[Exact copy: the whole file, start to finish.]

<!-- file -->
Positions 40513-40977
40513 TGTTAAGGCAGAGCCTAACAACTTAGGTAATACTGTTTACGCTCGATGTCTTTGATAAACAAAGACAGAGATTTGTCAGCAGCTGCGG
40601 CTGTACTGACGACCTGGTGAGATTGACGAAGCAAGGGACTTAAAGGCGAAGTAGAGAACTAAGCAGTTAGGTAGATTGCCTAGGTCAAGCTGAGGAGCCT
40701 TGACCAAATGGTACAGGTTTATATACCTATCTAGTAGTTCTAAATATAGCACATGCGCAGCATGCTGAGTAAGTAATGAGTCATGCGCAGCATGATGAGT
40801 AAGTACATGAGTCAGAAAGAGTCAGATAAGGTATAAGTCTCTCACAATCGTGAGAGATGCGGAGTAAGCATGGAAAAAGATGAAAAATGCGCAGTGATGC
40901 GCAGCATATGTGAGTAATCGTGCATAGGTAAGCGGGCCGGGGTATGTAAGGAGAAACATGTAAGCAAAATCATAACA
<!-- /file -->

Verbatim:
Positions 40513-40977
40513 TGTTAAGGCAGAGCCTAACAACTTAGGTAATACTGTTTACGCTCGATGTCTTTGATAAACAAAGACAGAGATTTGTCAGCAGCTGCGG
40601 CTGTACTGACGACCTGGTGAGATTGACGAAGCAAGGGACTTAAAGGCGAAGTAGAGAACTAAGCAGTTAGGTAGATTGCCTAGGTCAAGCTGAGGAGCCT
40701 TGACCAAATGGTACAGGTTTATATACCTATCTAGTAGTTCTAAATATAGCACATGCGCAGCATGCTGAGTAAGTAATGAGTCATGCGCAGCATGATGAGT
40801 AAGTACATGAGTCAGAAAGAGTCAGATAAGGTATAAGTCTCTCACAATCGTGAGAGATGCGGAGTAAGCATGGAAAAAGATGAAAAATGCGCAGTGATGC
40901 GCAGCATATGTGAGTAATCGTGCATAGGTAAGCGGGCCGGGGTATGTAAGGAGAAACATGTAAGCAAAATCATAACA